**Excerpt from an interview with Peter Brandt — a 30-year veteran trader with 41.6% annual compound returns. **
http://www.mercenarytrader.com/2011/03/interview-with-a-trading-legend-part-i/
**Part I - Mental milestone**
Trading based on charts made sense to me, but just saying this does not start to explain the amount of work that was ahead of me. I just started systematically figuring out the charts – by this I do not mean the simple recognition of patterns, but rather the practical challenges of trading in real time. It’s fine to be a chartist, but what does it mean to be a chart trader. Analyzing charts and trading the charts are two entirely different challenges. Do I trade one-week patterns? Two-week patterns? Reversal patterns or continuation patterns? Where do I place protective stops? How do I enter a trade? Working through the process just took time. In fact, this process continues to this day.

You just keep working through the mechanics of how you conduct the process of trading. What’s your game plan? How do you get in, how do you get out? Then obviously you go through periods when the market spanks you and you’re wrong four or five times in a row. And you start questioning whether you need to change something.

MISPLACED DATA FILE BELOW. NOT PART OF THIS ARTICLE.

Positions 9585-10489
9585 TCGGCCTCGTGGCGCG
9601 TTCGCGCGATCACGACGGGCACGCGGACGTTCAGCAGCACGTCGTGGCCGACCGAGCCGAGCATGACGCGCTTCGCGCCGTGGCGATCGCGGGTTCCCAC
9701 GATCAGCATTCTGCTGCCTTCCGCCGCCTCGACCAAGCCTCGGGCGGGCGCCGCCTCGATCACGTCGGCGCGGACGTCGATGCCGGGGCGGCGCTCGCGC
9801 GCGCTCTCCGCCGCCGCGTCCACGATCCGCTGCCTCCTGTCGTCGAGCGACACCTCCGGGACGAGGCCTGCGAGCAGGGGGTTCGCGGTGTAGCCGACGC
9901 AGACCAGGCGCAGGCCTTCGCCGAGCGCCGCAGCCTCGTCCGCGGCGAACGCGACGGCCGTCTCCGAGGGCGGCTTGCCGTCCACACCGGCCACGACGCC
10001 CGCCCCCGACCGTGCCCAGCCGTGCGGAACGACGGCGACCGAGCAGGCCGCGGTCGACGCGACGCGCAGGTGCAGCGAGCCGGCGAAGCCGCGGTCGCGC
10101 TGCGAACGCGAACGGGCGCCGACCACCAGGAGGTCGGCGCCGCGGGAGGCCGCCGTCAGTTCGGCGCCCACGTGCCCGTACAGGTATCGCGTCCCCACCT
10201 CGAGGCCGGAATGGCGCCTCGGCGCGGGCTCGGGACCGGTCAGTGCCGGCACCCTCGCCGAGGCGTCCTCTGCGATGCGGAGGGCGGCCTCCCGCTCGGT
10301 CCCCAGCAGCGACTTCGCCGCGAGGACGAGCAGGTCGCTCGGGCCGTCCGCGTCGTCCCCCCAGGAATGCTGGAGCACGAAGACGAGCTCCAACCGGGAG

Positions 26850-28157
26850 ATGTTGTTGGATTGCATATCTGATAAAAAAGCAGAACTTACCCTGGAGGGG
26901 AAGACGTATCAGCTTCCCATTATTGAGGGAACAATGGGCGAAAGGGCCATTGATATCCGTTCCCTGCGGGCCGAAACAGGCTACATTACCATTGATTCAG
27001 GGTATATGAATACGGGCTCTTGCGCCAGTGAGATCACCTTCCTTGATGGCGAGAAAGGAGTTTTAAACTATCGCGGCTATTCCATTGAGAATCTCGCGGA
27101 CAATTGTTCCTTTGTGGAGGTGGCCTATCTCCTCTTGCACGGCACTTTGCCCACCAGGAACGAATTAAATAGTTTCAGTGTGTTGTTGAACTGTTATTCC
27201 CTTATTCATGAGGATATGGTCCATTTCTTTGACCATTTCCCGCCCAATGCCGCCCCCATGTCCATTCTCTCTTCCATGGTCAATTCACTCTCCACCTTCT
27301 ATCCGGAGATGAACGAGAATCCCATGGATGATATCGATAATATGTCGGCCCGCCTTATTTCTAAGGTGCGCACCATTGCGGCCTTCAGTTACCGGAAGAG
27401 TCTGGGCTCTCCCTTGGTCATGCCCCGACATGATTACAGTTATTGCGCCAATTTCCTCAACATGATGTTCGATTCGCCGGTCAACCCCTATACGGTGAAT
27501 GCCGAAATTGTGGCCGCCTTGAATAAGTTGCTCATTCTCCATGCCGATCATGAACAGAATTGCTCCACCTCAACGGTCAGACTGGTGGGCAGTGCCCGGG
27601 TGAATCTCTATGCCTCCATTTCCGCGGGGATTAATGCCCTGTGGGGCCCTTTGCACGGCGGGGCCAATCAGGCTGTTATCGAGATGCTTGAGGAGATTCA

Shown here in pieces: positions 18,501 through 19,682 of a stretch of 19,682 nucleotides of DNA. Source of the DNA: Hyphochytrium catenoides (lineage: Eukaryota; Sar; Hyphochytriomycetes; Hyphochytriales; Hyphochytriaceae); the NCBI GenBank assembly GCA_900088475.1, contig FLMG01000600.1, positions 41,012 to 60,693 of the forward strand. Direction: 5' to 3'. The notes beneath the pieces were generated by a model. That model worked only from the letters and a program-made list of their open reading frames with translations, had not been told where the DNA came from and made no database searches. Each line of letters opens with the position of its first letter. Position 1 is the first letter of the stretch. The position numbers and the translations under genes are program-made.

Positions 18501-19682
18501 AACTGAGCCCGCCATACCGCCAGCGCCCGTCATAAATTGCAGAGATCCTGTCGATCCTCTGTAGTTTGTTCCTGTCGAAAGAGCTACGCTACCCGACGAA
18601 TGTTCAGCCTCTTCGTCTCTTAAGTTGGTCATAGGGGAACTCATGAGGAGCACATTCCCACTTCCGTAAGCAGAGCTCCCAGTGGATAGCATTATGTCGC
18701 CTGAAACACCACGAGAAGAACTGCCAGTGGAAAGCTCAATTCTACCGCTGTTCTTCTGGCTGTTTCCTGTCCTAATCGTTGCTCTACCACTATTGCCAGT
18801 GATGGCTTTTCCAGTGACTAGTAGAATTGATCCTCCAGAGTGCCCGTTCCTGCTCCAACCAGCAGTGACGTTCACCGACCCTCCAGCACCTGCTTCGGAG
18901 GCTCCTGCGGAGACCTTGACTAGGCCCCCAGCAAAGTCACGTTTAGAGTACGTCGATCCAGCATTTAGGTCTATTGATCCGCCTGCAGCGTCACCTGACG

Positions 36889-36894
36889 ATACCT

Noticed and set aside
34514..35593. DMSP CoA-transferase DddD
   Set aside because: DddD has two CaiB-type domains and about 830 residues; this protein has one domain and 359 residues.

So you go through that process enough that you begin to figure things out over time. Then, just about the time you think you have it figured out, your adopted approach gets challenged by the markets. But that challenging by the markets is good. Enough challenges force you to say “I don’t care, it’s just part of the process.” The continual challenges brought forth by trading also forces a trader to refine, refine and refine his or her approach.